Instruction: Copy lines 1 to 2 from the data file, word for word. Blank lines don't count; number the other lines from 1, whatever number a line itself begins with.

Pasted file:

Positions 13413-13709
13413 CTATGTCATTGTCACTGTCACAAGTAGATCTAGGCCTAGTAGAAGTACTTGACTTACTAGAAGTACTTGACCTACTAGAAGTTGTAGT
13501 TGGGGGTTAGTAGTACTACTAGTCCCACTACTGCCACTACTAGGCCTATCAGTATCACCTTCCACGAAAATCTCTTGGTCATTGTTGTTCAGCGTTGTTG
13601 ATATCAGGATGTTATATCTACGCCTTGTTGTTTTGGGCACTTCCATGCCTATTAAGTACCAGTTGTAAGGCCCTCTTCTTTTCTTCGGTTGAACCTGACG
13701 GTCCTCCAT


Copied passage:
Positions 13413-13709
13413 CTATGTCATTGTCACTGTCACAAGTAGATCTAGGCCTAGTAGAAGTACTTGACTTACTAGAAGTACTTGACCTACTAGAAGTTGTAGT